.
.
.
.

Iraqi army launches operation in Ramadi

Iraqi troops were backed by helicopter cover and imposed a ban on movement within the city

Published: Updated:

The Iraqi army launched a major operation Sunday on the crisis-hit city of Ramadi, which had been for weeks controlled by anti-government fighters.

Military spokesman Mohammed al-Askari told state television troops were backed by helicopter cover and imposed a ban on movement within the city.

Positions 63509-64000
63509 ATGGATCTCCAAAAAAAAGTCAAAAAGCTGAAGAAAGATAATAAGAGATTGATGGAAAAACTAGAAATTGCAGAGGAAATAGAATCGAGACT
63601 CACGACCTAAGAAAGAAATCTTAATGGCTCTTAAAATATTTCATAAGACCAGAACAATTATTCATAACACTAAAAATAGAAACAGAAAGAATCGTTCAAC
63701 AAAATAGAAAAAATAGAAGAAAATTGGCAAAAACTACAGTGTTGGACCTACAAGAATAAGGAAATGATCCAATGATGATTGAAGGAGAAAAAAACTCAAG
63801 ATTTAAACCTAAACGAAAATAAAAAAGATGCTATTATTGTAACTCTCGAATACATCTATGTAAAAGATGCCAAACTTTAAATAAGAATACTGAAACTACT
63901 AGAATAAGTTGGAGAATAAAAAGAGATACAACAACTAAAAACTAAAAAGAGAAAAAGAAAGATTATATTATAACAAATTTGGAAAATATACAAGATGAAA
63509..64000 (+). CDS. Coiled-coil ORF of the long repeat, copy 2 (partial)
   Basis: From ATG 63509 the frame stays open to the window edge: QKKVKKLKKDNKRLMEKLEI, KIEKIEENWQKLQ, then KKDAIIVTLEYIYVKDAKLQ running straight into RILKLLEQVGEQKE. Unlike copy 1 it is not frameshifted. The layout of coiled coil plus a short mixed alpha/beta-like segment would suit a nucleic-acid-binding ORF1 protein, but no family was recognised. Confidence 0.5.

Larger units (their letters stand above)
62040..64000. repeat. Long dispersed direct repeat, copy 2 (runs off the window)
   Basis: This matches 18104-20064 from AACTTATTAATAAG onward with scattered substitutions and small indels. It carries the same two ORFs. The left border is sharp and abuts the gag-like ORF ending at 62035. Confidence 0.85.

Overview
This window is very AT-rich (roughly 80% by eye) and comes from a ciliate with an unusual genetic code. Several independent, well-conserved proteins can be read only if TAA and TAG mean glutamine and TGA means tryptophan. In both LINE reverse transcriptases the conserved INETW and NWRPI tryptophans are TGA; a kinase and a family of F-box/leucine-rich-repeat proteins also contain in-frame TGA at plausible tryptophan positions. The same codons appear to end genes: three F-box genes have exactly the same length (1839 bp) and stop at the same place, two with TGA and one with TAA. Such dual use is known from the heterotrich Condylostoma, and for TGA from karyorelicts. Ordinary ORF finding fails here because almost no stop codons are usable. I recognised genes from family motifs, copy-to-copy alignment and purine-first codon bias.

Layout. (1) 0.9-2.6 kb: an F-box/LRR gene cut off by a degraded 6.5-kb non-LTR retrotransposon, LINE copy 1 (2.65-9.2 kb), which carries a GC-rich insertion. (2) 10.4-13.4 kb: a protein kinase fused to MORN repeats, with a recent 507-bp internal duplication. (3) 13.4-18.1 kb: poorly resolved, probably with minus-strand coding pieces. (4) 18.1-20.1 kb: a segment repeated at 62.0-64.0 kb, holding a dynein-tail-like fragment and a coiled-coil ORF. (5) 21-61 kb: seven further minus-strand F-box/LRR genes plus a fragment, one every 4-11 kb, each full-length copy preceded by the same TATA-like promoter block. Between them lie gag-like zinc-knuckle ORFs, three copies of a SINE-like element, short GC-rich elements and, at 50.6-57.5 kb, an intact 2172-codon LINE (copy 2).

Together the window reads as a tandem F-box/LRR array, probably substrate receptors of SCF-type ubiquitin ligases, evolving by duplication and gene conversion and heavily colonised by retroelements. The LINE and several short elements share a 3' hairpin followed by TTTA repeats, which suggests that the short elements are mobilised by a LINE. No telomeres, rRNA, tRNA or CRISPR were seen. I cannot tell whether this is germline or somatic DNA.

A police lieutenant colonel in Ramadi city, speaking on condition of anonymity, told Agence France-Presse the operation had begun.

Sunni Muslim tribesmen backed by Iraqi troops had been fighting al-Qaeda-linked militants for control of Iraq's western province of Anbar in a critical test of strength for the Shi'ite-led government of Prime Minister Nuri al-Maliki.

The deployment of tribesmen against the militants was made possible by a deal tribal leaders struck with the Baghdad government to try to counter al-Qaeda.

Parts of Ramadi and Fallujah, west of Baghdad, have been held by militants for days, harkening back to the years after the 2003 U.S.-led invasion when both cities in Anbar province were insurgent strongholds.

Top Content Trending